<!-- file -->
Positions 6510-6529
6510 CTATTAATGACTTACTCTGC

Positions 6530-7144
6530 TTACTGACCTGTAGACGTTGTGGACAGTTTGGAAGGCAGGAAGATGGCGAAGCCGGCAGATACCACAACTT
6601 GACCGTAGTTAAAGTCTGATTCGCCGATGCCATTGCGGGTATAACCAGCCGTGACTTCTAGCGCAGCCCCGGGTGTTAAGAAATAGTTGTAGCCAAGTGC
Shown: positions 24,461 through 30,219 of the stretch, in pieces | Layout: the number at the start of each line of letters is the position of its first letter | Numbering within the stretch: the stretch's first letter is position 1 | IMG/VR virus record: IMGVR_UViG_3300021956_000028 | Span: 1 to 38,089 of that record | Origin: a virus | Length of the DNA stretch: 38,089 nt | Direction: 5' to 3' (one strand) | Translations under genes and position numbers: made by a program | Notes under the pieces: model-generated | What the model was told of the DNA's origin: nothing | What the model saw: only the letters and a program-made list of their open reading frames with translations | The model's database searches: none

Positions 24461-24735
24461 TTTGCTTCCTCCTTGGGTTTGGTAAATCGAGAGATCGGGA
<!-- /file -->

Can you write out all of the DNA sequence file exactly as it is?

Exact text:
Positions 6510-6529
6510 CTATTAATGACTTACTCTGC

Positions 6530-7144
6530 TTACTGACCTGTAGACGTTGTGGACAGTTTGGAAGGCAGGAAGATGGCGAAGCCGGCAGATACCACAACTT
6601 GACCGTAGTTAAAGTCTGATTCGCCGATGCCATTGCGGGTATAACCAGCCGTGACTTCTAGCGCAGCCCCGGGTGTTAAGAAATAGTTGTAGCCAAGTGC
Shown: positions 24,461 through 30,219 of the stretch, in pieces | Layout: the number at the start of each line of letters is the position of its first letter | Numbering within the stretch: the stretch's first letter is position 1 | IMG/VR virus record: IMGVR_UViG_3300021956_000028 | Span: 1 to 38,089 of that record | Origin: a virus | Length of the DNA stretch: 38,089 nt | Direction: 5' to 3' (one strand) | Translations under genes and position numbers: made by a program | Notes under the pieces: model-generated | What the model was told of the DNA's origin: nothing | What the model saw: only the letters and a program-made list of their open reading frames with translations | The model's database searches: none

Positions 24461-24735
24461 TTTGCTTCCTCCTTGGGTTTGGTAAATCGAGAGATCGGGA